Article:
Thus, the correction to the tree-level decay rate is given by

(2.0)

where can be read off from Eq. (51) of Ref. [6] and is the QCD axial amplitude, with being the PS meson decay constant known in pure QCD (i.e., without e.m. and strong IB corrections).

Adopting the quenched QED approximation, which neglects the sea-quark electric charges, the quantity has been evaluated in Ref. [7], adopting the ETMC gauge ensembles with dynamical quarks and considering the connected diagrams shown in Fig. 1 and the one corresponding to the insertion of the isovector scalar density [3].

Figure 1: Connected diagrams contributing at to the axial amplitude for the decay .

In Eq. (2) the term corresponds to the virtual photon emissions from a point-like meson using the lattice size as the IR regulator. Such a quantity has been calculated in Ref. [11], obtaining the result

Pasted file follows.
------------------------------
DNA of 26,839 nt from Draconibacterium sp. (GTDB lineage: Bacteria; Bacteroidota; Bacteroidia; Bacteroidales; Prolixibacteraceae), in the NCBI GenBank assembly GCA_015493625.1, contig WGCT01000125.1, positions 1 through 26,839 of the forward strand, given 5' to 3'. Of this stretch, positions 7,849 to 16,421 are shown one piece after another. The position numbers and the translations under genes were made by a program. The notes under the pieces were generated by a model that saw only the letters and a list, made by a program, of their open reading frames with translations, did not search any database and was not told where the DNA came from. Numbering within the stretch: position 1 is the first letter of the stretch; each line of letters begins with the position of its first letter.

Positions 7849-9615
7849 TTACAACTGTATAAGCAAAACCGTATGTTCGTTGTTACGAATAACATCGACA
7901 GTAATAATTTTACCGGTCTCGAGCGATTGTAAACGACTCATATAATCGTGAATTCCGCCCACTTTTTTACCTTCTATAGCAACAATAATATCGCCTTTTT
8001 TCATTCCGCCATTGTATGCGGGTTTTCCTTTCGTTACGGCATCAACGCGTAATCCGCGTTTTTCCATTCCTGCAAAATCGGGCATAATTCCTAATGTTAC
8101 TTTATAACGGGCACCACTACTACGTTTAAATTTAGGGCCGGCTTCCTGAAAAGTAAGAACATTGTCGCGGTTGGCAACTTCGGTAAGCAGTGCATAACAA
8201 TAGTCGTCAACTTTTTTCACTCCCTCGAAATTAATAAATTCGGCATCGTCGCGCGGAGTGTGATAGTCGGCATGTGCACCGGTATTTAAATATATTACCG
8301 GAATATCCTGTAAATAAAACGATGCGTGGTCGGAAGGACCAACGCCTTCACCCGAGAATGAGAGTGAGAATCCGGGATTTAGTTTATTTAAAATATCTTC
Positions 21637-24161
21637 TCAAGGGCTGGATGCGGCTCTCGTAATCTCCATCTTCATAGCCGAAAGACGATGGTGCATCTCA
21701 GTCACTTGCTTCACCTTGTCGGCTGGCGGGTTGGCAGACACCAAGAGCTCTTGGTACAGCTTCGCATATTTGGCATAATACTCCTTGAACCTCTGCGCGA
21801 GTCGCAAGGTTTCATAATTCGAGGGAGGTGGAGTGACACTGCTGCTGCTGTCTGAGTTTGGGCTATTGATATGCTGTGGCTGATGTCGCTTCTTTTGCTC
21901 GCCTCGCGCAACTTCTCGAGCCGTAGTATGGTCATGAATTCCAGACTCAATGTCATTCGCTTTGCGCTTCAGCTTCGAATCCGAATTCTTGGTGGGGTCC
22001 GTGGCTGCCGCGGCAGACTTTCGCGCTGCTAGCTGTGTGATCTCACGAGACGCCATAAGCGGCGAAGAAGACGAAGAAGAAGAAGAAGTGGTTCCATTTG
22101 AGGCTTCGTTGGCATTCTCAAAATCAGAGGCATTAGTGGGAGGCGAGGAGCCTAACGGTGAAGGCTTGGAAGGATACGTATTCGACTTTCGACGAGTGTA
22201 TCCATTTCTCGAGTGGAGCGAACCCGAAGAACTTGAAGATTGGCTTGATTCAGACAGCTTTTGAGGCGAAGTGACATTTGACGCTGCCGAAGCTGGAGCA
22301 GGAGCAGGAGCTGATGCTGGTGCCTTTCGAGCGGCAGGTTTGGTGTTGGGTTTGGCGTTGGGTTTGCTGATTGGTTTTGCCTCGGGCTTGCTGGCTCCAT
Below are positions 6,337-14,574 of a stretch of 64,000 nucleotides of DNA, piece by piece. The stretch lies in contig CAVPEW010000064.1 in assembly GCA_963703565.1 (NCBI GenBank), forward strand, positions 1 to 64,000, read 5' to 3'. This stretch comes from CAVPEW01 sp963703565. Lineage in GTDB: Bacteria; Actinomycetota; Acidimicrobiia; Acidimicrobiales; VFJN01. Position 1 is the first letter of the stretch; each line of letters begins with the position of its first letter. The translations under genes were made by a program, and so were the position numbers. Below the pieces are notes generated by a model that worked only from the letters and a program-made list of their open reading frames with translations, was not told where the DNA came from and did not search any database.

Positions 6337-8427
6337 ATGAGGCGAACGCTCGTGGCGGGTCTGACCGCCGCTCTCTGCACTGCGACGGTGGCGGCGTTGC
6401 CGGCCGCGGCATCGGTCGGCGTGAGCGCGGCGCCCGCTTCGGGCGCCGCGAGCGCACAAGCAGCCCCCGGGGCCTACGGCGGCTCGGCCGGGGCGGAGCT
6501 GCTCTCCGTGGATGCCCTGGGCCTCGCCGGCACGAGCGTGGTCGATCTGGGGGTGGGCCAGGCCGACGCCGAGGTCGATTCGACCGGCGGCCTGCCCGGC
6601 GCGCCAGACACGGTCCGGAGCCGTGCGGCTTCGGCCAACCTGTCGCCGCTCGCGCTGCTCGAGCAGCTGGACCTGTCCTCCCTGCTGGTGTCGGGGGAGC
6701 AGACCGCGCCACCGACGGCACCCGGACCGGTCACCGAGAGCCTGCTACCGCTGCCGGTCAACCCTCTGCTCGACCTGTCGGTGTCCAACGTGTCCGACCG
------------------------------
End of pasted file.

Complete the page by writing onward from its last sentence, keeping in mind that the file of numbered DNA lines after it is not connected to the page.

(2.0)

where the coefficients () depend on the mass ratio . The relevant point is that structure-dependent finite size effects (FSEs) start only at order , i.e. all the terms up to in Eq. (2) are “universal” [11]. The FSE subtraction (2) is illustrated in Fig. 2 in the case of the decay for MeV. It can be seen that residual FSEs are still visible in the subtracted lattice data.

Figure 2: Results for the correction to the decay (see Eq. (2)) for the ETMC gauge ensembles A40.20, A40.24 and A40.32 corresponding to the same lattice spacing ( fm) and pion mass ( MeV), but different lattice sizes (see Ref. [12]). The red points correspond to the subtraction of the universal FSEs, i.e. up to order in Eq. (2), while the blue squares include also the subtraction of the “point-like” term . The solid lines are the results of the simple fit with and being free parameters. Note that the two fits agree with each other for .